Commonly known as jumper’s knee, patellar tendinitis is a type of sports injury that causes discomfort and swelling in the knee. Of course, athletes can suffer from a variety of knee injuries. How can you tell if patellar tendinitis is to blame? Let’s take a closer look.
The knee is one of the most complex joints in the body. Four bones fit together to form two different sets of joints in each knee. The tibiofemoral joint, for example, connects the thigh bone (aka, the femur) to the shin bones (aka, the tibia and fibula). The patellofemoral joint, on the other hand, links the kneecap (patella) to the thigh bone.
In addition, four groups of muscles work together to coordinate leg movement. They include the quadriceps (front of the thigh), hamstrings (back of the thigh), glutes (buttocks), and calves (back of the lower legs). Ligaments, tendons, and other soft tissues also provide stability and absorb the pressure created by these movements.
Furthermore, this complex system plays a crucial role in powering your everyday movements. For instance, the knee joint helps to:
Tendinitis refers to the inflammation of a tendon—strong cords of fibrous tissue that attach muscles to bones. In many cases, this strain results from overuse of the area.
In particular, one of the knee’s main tendons is the patellar tendon. It links the kneecap to the shinbone with the help of the quadriceps muscles. These structures work together to straighten out the knee.
Overuse, especially during physical activities, can lead to inflammation. As the tissue becomes more and more inflamed, it can cause a tear to appear in the patellar tendon.
Sometimes referred to as patellar tendinopathy, this condition typically affects athletes. Of course, given the fact that we all rely on our knees to ambulate, anyone can be affected. This is especially true for those who:
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How do you know if you have jumper’s knee? After all, knee pain can result from a variety of factors.
However, telltale signs of jumper’s knee include:
In many cases, the resulting knee pain may only appear every once in a while. As the tendon suffers more damage, however, the pain may become more and more extreme. Eventually, the discomfort can interrupt your daily activities. Have you ever heard the old sports cliche, “play through the pain”? Doing so can actually cause more harm than good when it comes to the knee.
Knee conditions often share similar features. If you experience any kind of prolonged knee pain or swelling, it is best to have it checked out by a doctor. This can rule out more serious problems, like an ACL tear, and allow you to select the most appropriate treatment.
If you experience any of the above symptoms, then schedule an appointment with your doctor or a sports medicine physician. A quick consultation can have you on the path to recovery and at the top of your game once again.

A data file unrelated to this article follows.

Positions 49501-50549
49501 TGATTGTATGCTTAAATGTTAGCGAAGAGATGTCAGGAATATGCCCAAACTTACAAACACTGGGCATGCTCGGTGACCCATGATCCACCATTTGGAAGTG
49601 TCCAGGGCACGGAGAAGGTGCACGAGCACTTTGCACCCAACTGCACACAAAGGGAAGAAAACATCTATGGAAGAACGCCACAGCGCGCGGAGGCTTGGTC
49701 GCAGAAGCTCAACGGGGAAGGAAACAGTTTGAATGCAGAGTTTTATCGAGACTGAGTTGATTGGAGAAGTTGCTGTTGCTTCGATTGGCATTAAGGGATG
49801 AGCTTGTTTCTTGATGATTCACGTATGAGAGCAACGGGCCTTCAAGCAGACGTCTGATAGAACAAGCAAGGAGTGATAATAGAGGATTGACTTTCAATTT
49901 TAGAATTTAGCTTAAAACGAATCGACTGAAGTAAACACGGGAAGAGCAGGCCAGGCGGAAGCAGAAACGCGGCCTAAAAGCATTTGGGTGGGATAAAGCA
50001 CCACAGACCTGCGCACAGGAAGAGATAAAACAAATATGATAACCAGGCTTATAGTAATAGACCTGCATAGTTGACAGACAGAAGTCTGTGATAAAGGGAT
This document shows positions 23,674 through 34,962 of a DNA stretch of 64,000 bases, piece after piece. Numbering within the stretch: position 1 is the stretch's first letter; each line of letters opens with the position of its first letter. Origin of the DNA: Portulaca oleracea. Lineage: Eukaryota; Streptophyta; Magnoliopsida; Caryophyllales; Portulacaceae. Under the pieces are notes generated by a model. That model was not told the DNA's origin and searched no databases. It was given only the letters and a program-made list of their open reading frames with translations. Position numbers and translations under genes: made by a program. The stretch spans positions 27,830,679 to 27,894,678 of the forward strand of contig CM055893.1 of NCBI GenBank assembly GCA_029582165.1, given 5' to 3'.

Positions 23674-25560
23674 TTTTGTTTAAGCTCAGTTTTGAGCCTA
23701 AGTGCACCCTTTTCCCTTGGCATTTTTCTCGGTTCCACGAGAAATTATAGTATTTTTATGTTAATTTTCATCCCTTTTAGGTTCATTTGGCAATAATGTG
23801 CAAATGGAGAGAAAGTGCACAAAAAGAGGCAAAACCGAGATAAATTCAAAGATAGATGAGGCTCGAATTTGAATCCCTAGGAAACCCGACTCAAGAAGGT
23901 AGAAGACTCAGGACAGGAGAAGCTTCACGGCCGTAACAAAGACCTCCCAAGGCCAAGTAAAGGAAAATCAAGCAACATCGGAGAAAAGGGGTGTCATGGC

Diagnosing your condition is fairly straightforward. The doctor will review your medical history and ask you questions about your symptoms, daily activities, and overall physical health. A physical exam may include applying pressure to tender areas of the knee to determine the exact origin of your pain.
Imaging tests, such as x-rays or ultrasounds, can confirm your diagnosis. These diagnostic tests allow the doctor to obtain a better look at the knee and determine if the patellar tendon is torn.
Putting off treatment can eventually keep you from doing the things your love. Let our team at NJ Spine & Orthopedic accurately diagnose your knee condition and provide the most appropriate treatments for your jumper’s knee.
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the area. Luckily, most people experience successful results on these treatments. In fact, only about 10% of those suffering from patellar tendinitis will need surgery. That’s a very encouraging number—especially if you are ready to make a return to your favorite sporting activities.
Sticking with your treatment regimen is key to treating patellar tendinopathy. Conservative approaches include:
For those who don’t respond well to conservative treatments, surgery may be your next best option. Consulting with an orthopedic surgeon or sports medicine physician can allow you to decide if surgery is right for you.
The most common patellar tendon surgery is a knee arthroscopy. In many cases, this can be performed as a minimally invasive procedure. This procedure uses a tiny camera and surgical instruments inserted into the incision. As a result, the orthopedic surgeon obtains a clear view of the area to remove damaged tissue—a process known as debridement. The tendon may also be stabilized using suture anchors. These devices attach damaged tendons securely back to the bone.
After surgery, those who suffer from chronic patellar tendinopathy may resume normal activities in as little as eight weeks.
If your jumper’s knee is keeping you from doing the things you love, then it’s best to consult with an orthopedic doctor. Our team at NJ Spine & Orthopedic is ready to discuss the best options for your knee pain. If you need surgery, we use the most advanced technology and procedures to reduce incision sizes, tissue damage, and recovery times.
Want to get back into the game? Schedule a consultation with NJ Spine & Orthopedic today.
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